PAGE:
I can't say that I have ever heard of reflection meditation as such, but I think this is a process that arises naturally. For me it happens sometimes during zazen, sometimes in a dream, and sometimes when I am sitting on the toilet. For me, all is zazen...no separation.

    So, while I am only a novice priest trainee, I will simply encourage you not to think of these practices as two different things. I can relate to everything you described and one pitfall for me was eventually starting to keep a "scorecard" of what had been "improved" and what had not. I don't think you are doing that, but it is something to be aware of in your practice.

    You can be a weak person in some experiences or a strong person in others. But just focus on being a person; the rest will sort itself out.

    Gassho,
    Dosho
    Hi Dosho, When I said "I did think of it that way before, but it makes sense to me now thank you." I meant to say "I did NOT think of it that way before, but it makes sense to me now thank you." Funny how one little word completely changes the meaning. Thank you for your insight

  12. #12
    Senior Member Troy's Avatar
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    Zazen and Reflection

    Quote Originally Posted by Jundo View Post
    Hi Troy,

    I would say that so long as one is sitting Zazen with no thought of gain or payoff at all, complete in the Complete Wholeness of that action, sitting like Buddha sitting Buddha, the Sacredness of Just Sitting as the only place to be and only thing to do in that moment in all time and all space ... no points, no scorecard (for the game is won & one just by taking the field of sitting!) ... nothing in need of adding or taking away, nothing to improve ... Yes, as in your lovely description, Troy, we do not buy into, grab onto or wallow in thoughts and emotions during Zazen (I took out the "I" to emphasize):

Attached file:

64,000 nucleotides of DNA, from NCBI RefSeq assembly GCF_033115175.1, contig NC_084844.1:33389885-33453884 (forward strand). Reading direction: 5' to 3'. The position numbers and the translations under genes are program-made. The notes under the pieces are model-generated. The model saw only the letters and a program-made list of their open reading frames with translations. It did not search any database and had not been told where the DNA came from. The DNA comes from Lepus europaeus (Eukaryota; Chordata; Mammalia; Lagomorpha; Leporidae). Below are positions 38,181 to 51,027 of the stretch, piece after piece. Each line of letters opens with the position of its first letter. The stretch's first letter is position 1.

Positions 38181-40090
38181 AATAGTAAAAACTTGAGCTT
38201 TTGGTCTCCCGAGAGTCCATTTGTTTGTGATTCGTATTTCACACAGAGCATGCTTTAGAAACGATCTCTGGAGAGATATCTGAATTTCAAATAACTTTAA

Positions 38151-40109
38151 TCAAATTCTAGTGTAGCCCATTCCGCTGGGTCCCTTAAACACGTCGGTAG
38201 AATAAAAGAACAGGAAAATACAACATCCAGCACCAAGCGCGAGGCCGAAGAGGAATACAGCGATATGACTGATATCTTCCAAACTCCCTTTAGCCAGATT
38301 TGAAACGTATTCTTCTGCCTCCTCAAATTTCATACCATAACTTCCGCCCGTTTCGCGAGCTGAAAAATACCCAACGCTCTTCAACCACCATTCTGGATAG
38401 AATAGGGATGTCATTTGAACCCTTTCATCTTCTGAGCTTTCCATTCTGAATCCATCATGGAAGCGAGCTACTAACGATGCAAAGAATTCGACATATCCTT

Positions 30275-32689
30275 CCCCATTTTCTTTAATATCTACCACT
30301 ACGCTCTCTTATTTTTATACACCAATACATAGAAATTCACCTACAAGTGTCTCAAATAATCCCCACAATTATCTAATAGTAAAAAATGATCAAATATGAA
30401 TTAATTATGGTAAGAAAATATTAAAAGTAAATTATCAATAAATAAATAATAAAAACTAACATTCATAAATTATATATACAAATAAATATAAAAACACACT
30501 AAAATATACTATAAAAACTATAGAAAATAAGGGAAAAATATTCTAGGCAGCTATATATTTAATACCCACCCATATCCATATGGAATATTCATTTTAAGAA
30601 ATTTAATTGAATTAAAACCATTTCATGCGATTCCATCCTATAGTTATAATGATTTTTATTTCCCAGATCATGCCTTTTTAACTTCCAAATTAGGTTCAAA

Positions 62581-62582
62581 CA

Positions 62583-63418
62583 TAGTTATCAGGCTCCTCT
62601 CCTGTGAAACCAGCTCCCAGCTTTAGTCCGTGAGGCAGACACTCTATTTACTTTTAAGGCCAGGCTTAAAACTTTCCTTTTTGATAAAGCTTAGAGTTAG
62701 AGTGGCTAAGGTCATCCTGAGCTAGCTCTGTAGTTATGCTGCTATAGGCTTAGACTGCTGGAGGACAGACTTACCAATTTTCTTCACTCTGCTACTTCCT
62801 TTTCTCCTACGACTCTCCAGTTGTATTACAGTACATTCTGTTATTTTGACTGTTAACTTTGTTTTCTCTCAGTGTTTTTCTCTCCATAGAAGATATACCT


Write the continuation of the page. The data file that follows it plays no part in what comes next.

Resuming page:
When Zazen, let just be. sit past thoughts and emotions ... all comes and goes without clinging ... arises and dissipates, arises and dissipates, forever and ever amen :-)

    ... then, rising from the cushion getting on with our day, one can do many things. No problem. One then even finds that the "many things" and Zazen are not two. So if something is helpful, then good.

    I would say that this "reflection" rings of the following, a kind of Vipassana awareness. I sometimes write this:

    ================================

    Pretty much all schools of Buddhism instruct us to become aware of the games the mind plays, the "monkeymind", or "mind theatre" as I sometimes call it.

    When sitting Zazen, we "just sit" ... we let thoughts go without analysis during Zazen. There is nothing to do or attain in the sitting, nothing to examine or focus upon ... and that non-doing and non-examining is VITAL and SACRED. Even during our busy day, when annoyances or resistance, anger or upset come into mind, we can turn to a bit of "standing Shikantaza" ... just release them, let them go, do not become trapped.

    However, "vipassana" (in the meaning of insight into the human mind theatre) is also vital in about every corner of Buddhism, Zen included. For example, "thought awareness" as thoughts and emotions arise during our busy day ... when tired, hot, a little angry, happy, etc. ... is a wonderful practice. I might not go so far as to encourage a practice of detailed labeling morning until night, but I also advocate a practice of being aware of the different thoughts that come into mind (just not --during-- Zazen itself, when we are not to be adding anything). This awareness is, however, a very important part of learning to observe our mind's workings and tricks. So, for example, instead of just feeling angry, greedy or tired, and instead of just saying to ourselves merely "I am feeling angry/greedy/tired now", we should learn to say to ourselves such things as "this is my mind now temporarily feeling angry/greedy/tired during present conditions ... I can feel it arising, I can feel it developing, I can feel it passing away, I can let it go". When we learn to do that, experiencing the emotions of the mind becomes just watching a bit of theatre.